Clinical Pearls & Morning Reports

Posted by Carla Rothaus

Published June 28, 2023


Why does hypoglycemia develop in some patients with solitary fibrous tumor?

Hypoinsulinemic hypoglycemia is a rare entity. Acute causes are critical illnesses associated with metabolic derangement, such as liver failure, kidney failure, adrenal crisis, or sepsis. Acquired causes include insulin autoimmune syndrome and the overproduction of endogenous insulin paralogues, such as IGF-I and IGF-II. Read the NEJM Case Records of the Massachusetts General Hospital here.

Clinical Pearls

Q: What is the most common type of soft-tissue sarcoma in adults?

A: Sarcoma is a term that encompasses any cancer that arises from connective tissue, including bone, smooth muscle, skeletal muscle, tendons, fat, and other structures. Thus, sarcoma can arise from essentially any organ in the body. The arms and legs are the most common sites in adults, followed by the thorax and abdomen. Liposarcoma is the most common type of soft-tissue sarcoma in adults, followed by leiomyosarcoma, undifferentiated pleomorphic sarcoma, and gastrointestinal stromal tumor. Sarcoma is very rare, with 4 cases per 100,000 persons diagnosed in the United States each year.

Q: Where does solitary fibrous tumor most commonly arise?

A: Solitary fibrous tumor are exceedingly rare, accounting for 3.7% of all cases of soft-tissue sarcoma, with an incidence of 0.35 cases per 100,000 persons per year. Such tumors can arise in the serous membranes, the dura of the meninges, and the deep soft tissues. Approximately 30% of cases arise in the pleura, 30% in the abdomen (including the peritoneum, retroperitoneum, and pelvis), 20% in the head and neck (including the meninges), and 20% in other sites (bone or deep soft tissues of the trunk, arms, or legs).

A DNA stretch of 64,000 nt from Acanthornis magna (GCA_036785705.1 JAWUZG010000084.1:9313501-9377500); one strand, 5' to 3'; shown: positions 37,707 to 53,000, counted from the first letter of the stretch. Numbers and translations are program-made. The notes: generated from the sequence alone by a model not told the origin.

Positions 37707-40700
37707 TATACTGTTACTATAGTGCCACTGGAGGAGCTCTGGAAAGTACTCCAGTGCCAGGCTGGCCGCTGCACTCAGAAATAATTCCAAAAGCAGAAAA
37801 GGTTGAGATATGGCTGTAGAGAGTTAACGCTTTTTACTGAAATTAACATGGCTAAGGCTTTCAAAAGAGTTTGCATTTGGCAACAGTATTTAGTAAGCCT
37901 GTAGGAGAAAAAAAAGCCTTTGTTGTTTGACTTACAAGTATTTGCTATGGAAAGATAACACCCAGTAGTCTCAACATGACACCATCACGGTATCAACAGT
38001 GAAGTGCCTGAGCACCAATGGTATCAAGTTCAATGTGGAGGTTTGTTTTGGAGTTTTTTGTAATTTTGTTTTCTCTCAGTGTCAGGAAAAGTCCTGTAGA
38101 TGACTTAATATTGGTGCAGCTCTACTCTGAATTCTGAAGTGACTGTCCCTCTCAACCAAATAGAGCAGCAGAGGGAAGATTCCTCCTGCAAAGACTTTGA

Morning Report Questions

Q: Why does hypoglycemia develop in some patients with solitary fibrous tumor?

A: Patients with solitary fibrous tumors most commonly present with a palpable mass and have a characteristic genetic defect. That characteristic defect is a chromosomal inversion that results in the NAB2–STAT6 fusion gene. This fusion involves a constitutively activated version of NAB2, which drives tumorigenesis. In addition, the chimeric transcription factor produced by NAB2–STAT6 causes dysregulation of several target genes, including IGF2, the gene that encodes insulin-like growth factor II (IGF-II). Dysregulation of IGF2 leads to excess production of IGF-II from the tumor, which can result in hypoglycemia. Circulating IGF-II can bind to the insulin receptor directly or to heterodimers of the insulin receptor and the IGF-II receptor, inducing peripheral glucose internalization and reduced hepatic glucose output in the absence of insulin.

Q: What is the Doege-Potter syndrome?

A: In an article by Karl Walter Doege and Roy Pilling Potter that was published in the Annals of Surgery in 1930, the phenomenon of refractory hypoglycemia in a patient with “fibro-sarcoma” of the mediastinum was described for the first time. This phenomenon has since been named the Doege–Potter syndrome and is known to be caused by tumor secretion of IGF-II. The Doege–Potter syndrome occurs in less than 5% of patients with solitary fibrous tumors, primarily with large peritoneal or pleural tumors.

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